Taylor Swift Rep Hits Back at Big Machine, Claims She’s Actually Owed $7.9 Million in Unpaid Royalties
Taylor Swift's team responds to Big Machine's denial.
Taylor Swift is striking back again at Big Machine.
After Swift posted on social media that her former label and Scooter Braun were keeping her from performing her old songs at the American Music Awards next week, as well as denying their use in an upcoming Netflix documentary, Big Machine and Braun — who owns Swift’s masters — slammed the singer’s charges and then accused her of owing them millions of dollars. Now, a rep for the singer says the new claims from Big Machine are false.
“Big Machine is trying to deflect and make this about money by saying she owes them but, an independent, professional auditor has determined that Big Machine owes Taylor $7.9 million dollars of unpaid royalties over several years.”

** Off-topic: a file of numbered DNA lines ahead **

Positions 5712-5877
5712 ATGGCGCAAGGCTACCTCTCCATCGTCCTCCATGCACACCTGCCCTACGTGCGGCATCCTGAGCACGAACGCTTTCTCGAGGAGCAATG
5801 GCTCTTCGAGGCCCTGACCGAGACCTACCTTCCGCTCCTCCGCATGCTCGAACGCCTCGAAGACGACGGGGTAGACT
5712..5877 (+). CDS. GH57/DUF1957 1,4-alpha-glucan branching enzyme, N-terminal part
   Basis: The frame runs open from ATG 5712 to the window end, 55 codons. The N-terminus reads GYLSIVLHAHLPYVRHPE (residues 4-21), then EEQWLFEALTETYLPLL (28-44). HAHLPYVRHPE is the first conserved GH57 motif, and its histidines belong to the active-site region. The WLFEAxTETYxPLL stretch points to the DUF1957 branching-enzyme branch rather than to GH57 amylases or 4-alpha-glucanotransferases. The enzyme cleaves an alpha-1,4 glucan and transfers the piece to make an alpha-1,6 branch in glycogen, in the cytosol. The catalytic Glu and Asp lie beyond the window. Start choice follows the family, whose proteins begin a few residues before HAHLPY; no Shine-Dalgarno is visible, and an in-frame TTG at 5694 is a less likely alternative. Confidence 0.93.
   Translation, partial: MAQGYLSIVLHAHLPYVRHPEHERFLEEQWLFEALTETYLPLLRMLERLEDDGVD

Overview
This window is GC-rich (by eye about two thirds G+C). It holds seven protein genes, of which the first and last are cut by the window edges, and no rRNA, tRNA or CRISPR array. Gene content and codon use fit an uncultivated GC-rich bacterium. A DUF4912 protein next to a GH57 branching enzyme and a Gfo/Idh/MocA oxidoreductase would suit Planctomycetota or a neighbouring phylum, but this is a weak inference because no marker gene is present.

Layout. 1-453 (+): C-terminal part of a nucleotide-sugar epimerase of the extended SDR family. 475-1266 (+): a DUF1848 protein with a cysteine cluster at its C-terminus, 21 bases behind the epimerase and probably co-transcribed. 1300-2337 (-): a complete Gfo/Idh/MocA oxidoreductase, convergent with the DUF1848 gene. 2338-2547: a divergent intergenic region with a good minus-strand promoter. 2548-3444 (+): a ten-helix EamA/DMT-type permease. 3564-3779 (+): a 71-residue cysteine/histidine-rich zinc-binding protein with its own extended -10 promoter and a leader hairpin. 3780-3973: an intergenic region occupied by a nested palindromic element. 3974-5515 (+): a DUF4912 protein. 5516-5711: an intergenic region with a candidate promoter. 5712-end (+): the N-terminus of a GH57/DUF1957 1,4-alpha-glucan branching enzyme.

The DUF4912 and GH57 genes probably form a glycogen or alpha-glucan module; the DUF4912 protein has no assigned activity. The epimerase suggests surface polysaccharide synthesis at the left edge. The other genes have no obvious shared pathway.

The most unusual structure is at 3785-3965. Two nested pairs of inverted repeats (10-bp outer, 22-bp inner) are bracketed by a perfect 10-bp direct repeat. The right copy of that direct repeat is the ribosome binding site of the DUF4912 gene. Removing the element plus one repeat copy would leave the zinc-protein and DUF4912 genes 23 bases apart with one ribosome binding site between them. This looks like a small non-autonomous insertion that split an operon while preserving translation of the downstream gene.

Read the full statement below:
The truth is, on October 28, 2019 at 5:17 p.m. the Vice President, Rights Management and Business Affairs from Big Machine Label Group sent Taylor Swift’s team the following: “Please be advised that BMLG will not agree to issue licenses for existing recordings or waivers of its re-recording restrictions in connection with these two projects: The Netflix documentary and The Alibaba “Double Eleven” event. To avoid an argument over rights, Taylor performed three songs off her new album Lover at the Double Eleven event as it was clear that Big Machine Label Group felt any televised performance of catalog songs violated her agreement. In addition, yesterday Scott Borchetta, CEO and founder of Big Machine Label Group, flatly denied the request for both American Music Awards and Netflix. Please notice in Big Machine’s statement, they never actually deny either claim Taylor said last night in her post. Lastly, Big Machine is trying to deflect and make this about money by saying she owes them but, an independent, professional auditor has determined that Big Machine owes Taylor $7.9 million dollars of unpaid royalties over several years.
The full story is developing.